“On the one occasion that Lang did relate the Aborigines to the original inhabitants of the biblical Promised Land, he described them as Gibeonites,” she said.
“He was referring to a biblical incident involving Joshua, who, on entering the promised land, made a peace treaty with the Gibeonites, while destroying other inhabitants.”
“In a sermon expounding the colonists’ ‘social and public’ sins, preached on a day of fasting on account of the 1838 drought, he suggested that the colonists’ relationship with Aboriginal people, like Israel’s with the Gibeonites, was stained by ‘blood guiltiness.’ ‘Let us ask ourselves seriously and in earnest, whether, as the European colonists of this territory, we can lay our hands upon our hearts, and plead not guilty concerning the Gibeonites, I mean the Aboriginal inhabitants of this land?’”
The lecture also examined the rise of what Dr Lake called ‘ANZACery’, an almost religious veneration of the ANZAC myth. This, she said, was informed in part by religious symbolism and language, but this had since become unmoored from its original base.
“When I attended a dawn service, in 2017 I think, I was struck by the way the crowd really only joined in singing when it came to the refrain. It was almost as if ‘lest we forget’ were the only words still accessible to people, who were otherwise unsure of what to do with the hymn’s religious imagery and language.”
Dr Lake explored how Kipling managed to act as something for a mediator between Christianity and latter, secular Australia’s ANZAC myth, via a poem that is now quoted in part in ANZAC Day ceremonies.
“As empires rise and empires fall, Kipling seems to be confessing Britain’s pride and hubris. the very last line of the poem is explicit in expressing repentance – Thy mercy on Thy People, Lord!”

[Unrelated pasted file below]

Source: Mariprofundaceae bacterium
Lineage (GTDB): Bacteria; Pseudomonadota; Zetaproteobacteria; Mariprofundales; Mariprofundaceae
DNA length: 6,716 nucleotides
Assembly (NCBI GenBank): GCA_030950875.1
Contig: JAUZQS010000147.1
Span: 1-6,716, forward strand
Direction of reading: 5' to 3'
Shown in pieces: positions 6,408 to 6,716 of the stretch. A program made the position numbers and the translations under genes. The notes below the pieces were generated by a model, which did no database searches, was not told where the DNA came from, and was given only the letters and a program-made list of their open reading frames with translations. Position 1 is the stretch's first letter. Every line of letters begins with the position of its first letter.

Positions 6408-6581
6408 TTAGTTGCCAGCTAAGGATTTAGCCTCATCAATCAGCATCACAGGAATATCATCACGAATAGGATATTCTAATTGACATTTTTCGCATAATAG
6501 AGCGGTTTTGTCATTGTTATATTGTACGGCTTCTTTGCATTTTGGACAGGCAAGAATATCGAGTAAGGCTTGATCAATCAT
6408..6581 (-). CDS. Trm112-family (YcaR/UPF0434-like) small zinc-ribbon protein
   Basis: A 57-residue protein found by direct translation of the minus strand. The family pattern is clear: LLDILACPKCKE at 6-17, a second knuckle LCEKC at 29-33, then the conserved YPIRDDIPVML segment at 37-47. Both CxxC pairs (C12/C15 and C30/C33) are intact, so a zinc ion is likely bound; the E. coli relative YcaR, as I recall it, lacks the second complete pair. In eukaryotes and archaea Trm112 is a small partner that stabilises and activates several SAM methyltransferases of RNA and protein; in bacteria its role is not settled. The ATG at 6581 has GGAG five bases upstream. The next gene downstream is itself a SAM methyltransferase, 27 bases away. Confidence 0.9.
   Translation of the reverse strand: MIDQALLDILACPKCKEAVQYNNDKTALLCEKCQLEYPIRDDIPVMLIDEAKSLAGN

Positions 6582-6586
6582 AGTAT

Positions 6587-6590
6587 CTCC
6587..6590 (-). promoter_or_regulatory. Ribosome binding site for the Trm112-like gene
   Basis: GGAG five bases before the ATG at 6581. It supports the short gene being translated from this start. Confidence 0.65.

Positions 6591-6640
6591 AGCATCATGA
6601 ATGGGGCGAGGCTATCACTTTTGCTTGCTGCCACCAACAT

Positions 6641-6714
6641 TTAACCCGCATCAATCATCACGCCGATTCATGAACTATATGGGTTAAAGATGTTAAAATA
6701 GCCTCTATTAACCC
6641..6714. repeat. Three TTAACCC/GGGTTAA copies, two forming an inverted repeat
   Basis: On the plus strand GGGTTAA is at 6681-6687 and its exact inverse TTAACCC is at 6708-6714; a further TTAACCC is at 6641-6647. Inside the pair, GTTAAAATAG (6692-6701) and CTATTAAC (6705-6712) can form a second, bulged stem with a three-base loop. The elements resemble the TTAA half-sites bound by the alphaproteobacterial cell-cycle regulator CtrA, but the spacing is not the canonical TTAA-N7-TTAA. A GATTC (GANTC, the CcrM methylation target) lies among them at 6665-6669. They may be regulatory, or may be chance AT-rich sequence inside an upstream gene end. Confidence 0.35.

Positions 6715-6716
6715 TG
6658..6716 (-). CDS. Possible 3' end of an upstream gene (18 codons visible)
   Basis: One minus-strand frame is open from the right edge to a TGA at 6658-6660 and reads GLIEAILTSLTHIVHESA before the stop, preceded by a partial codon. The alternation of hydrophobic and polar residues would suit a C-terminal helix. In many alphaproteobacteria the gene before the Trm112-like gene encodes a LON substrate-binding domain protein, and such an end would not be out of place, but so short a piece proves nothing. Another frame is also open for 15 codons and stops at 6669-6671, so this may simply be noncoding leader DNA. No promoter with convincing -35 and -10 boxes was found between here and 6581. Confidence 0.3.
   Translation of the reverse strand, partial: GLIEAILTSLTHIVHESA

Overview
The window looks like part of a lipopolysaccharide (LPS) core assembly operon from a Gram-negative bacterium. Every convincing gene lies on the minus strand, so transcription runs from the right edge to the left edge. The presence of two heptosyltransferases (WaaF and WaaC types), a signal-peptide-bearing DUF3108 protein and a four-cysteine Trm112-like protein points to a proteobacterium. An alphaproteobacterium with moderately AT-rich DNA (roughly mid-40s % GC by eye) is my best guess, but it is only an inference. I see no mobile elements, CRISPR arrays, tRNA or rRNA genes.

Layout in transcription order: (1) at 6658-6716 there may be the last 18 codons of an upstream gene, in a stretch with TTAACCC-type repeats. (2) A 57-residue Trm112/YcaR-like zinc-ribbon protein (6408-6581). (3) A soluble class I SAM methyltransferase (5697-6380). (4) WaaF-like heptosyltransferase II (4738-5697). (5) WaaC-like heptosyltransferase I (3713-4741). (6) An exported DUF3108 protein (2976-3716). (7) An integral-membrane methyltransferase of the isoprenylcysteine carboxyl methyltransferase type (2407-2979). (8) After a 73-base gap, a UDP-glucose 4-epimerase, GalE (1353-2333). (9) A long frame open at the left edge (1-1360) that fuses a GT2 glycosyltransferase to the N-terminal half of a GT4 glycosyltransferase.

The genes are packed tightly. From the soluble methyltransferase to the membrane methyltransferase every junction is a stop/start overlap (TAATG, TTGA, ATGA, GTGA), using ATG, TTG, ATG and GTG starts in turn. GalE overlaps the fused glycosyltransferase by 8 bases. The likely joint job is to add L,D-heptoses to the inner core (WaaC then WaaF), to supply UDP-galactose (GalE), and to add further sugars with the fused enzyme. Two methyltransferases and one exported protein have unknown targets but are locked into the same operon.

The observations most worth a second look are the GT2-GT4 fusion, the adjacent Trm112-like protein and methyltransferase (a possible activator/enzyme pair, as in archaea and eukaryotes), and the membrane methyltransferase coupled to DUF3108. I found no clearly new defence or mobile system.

Australian history, Dr Lake said, was often a contested space between two broad narratives. One that sought to glorify the past and another that sought to move on from it.
Dr Lake suggested that both schools of thought were flawed, with the former tending to erase key parts of history that didn’t reflect well on Australia and the latter seeking to deny the role that was played by Christians in forming the nation.
Historians of church history, she suggested, could play a part as being part of a sub-community that worked towards reconciliation.
“Reconciliation with God goes hand in hand with reconciliation with others,” Dr Lake said.
“And it strikes me, perhaps because I’m an historian, that it begins with remembering – a recalling of our sisters and brothers, the recollecting of the grievances against us.”
“Memory in this view is indispensable to reconciliation.”
“And perhaps our churches and our wider community would benefit from dwelling on that.”
“Paul wrote to the believers in Corinth, ‘God reconciled us to himself through Christ and gave us the ministry of reconciliation.’”
Dr Lake is a historian, broadcaster, and award-winning writer interested in how Australians understand the big questions of faith and meaning.
The Bible in Australia is now available in bookstores.